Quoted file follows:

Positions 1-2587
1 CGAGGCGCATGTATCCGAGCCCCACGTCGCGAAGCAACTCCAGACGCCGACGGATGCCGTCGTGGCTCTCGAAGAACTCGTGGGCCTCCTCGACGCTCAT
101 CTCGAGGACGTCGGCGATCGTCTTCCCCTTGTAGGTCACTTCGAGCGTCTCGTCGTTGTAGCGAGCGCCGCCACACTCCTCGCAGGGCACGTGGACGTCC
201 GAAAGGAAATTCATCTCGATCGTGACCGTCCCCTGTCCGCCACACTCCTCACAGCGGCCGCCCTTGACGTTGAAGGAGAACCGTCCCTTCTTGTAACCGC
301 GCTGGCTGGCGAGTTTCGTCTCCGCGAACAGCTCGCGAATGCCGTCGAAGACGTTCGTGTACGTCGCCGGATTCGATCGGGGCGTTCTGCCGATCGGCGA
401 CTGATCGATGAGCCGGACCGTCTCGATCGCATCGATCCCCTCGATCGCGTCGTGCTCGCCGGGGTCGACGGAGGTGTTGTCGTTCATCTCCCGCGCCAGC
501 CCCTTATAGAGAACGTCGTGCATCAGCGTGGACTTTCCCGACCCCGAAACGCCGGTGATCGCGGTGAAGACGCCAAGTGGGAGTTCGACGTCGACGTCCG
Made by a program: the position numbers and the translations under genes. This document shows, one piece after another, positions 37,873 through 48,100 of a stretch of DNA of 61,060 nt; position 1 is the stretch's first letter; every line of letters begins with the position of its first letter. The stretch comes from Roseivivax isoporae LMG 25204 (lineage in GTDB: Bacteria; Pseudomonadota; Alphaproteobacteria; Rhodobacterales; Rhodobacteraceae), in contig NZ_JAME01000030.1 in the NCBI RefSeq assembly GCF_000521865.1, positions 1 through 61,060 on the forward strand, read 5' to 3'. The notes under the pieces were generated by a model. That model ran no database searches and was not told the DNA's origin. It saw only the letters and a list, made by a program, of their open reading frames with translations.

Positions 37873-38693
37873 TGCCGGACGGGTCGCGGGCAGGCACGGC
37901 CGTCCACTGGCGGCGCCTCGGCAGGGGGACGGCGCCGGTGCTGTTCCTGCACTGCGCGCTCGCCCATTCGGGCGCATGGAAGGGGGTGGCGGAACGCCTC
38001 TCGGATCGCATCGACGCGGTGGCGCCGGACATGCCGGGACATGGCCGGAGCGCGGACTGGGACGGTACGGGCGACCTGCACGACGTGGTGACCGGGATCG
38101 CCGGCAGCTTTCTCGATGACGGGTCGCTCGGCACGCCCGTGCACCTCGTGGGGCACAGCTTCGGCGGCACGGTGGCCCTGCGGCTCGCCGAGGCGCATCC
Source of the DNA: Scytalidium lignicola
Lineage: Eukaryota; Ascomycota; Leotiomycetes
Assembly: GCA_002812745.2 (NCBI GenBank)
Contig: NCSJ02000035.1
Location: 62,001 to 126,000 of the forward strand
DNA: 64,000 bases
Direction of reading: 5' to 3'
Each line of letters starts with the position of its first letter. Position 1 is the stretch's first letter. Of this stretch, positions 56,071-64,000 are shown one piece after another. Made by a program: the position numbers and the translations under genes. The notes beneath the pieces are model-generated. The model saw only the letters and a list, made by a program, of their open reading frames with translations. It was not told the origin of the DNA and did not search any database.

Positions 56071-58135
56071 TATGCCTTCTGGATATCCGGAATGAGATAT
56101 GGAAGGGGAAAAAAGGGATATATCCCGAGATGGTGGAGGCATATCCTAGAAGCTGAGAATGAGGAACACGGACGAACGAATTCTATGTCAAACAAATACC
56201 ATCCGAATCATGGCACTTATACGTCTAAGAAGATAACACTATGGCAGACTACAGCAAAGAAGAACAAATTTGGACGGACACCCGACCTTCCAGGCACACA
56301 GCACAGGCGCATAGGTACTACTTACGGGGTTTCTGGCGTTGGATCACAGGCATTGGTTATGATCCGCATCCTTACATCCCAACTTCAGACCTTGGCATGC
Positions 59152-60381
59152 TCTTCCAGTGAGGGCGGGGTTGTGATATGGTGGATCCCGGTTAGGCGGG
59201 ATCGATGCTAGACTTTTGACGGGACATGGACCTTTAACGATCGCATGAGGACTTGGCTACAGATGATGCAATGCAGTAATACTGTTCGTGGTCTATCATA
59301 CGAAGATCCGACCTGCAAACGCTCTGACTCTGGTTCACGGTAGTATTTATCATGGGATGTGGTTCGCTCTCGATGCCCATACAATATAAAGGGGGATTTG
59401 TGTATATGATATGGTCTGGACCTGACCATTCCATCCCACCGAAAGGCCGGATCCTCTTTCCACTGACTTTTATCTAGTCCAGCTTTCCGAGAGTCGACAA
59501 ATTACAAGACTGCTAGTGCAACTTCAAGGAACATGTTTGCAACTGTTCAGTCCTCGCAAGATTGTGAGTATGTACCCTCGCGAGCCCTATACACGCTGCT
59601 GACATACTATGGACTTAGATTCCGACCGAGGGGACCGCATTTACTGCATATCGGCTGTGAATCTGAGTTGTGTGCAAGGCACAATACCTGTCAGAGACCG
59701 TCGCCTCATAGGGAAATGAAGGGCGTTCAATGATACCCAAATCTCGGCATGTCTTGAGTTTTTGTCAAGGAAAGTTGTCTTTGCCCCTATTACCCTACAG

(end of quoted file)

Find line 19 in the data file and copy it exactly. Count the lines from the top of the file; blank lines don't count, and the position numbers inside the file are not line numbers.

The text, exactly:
DNA: 64,000 bases